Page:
Will you refer us to someone in your network?
The final question is ultimately the most timely and important question — and the most overlooked by sales people. Ask for a referral.
If the client has ranked your work as meeting expectations or higher and has engaged in conversation about what is next for them, then this simple question is the logical next step.
You could couch your question in these terms: “In a score out of 10, how likely are you to be willing to refer us to others you know in your network for similar services?”
If you score a seven or higher, then quickly begin collecting a list of names and contact details and get cracking to contact them while your customer is feeling the positive afterglow of the recently completed assignment.
Article by Lindsay Adams, relationship marketing specialist, international speaker with Training Edge International and 2009-2010 international president of the Global Speakers Federation. For more information, e-mail lindsay.adams@trainingedgeasia.com or visit www.trainingedgeasia.com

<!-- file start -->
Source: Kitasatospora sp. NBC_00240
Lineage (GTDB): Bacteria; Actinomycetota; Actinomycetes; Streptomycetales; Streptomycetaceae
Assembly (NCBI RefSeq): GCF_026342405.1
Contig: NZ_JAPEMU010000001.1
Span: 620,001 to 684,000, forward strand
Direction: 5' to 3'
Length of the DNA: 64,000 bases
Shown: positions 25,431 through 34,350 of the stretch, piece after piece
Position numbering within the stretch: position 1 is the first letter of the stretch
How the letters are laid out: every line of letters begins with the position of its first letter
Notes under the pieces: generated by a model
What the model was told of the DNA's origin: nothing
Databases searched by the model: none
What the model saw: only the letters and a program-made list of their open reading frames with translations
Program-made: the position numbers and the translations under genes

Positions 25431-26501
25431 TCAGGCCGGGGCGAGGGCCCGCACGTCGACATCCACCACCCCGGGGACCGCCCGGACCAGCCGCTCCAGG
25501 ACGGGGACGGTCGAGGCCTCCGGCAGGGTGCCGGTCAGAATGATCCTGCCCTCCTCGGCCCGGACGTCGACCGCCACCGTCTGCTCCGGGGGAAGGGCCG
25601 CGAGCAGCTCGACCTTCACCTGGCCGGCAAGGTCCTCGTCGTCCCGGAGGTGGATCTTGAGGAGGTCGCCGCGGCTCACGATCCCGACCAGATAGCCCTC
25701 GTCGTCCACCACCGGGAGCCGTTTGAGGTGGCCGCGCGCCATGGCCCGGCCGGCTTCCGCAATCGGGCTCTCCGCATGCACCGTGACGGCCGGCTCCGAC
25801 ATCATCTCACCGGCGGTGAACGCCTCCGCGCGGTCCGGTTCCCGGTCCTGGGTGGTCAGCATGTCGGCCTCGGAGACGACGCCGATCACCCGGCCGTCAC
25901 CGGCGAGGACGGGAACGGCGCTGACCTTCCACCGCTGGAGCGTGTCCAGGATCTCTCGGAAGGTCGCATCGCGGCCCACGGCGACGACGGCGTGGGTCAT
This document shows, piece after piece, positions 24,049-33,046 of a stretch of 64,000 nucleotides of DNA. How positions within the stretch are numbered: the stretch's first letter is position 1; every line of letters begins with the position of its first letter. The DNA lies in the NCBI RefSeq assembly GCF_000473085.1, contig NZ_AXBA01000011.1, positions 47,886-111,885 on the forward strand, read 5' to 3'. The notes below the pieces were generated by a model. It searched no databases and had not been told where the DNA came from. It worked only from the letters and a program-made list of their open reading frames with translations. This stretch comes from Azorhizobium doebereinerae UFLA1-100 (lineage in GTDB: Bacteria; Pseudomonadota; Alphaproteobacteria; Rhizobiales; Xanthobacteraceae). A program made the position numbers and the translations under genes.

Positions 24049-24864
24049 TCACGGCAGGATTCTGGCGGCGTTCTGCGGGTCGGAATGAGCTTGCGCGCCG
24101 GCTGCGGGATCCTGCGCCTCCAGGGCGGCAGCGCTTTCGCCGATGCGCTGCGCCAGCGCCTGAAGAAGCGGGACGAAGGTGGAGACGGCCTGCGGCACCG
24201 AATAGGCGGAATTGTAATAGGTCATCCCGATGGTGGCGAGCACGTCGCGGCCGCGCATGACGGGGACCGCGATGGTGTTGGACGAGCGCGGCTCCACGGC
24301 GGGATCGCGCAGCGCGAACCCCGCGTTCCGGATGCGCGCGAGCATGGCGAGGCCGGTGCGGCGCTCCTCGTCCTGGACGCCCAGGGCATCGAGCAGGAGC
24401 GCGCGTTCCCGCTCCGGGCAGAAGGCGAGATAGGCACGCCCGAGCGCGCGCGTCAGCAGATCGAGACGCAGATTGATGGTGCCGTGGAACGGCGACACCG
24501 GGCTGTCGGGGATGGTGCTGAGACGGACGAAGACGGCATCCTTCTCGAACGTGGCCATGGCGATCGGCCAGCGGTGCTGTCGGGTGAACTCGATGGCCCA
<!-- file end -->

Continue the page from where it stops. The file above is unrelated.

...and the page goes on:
BUSINESS owners and sales people are always looking for ways to increase sales. Sometimes, they will spend money on expensive advertising or marketing campaigns while overlooking the gold they have right at their fingertips — their existing customers.

That’s right, your existing customers are a goldmine of information and if you have a good relationship with them, they will give you excellent free marketing advice. All you have to do is ask.

If you don’t have a good relationship with them, enhance it by using this process. Start talking to them and mine the precious resources at your fingertips:

Did we measure up?

You have to find out if the client was happy with the goods or services you provided. If you don’t ask, you will never know.  Frame the question in these terms: “Was our service well below expectations, below expectations, met expectations, above expectations, exceeded expectations?”

Using this methodology allows you to pinpoint where you stand in the customer’s eyes.

What could we have done better?

Taking the time to ask what your company could do better enables your customer to get involved in improving your business.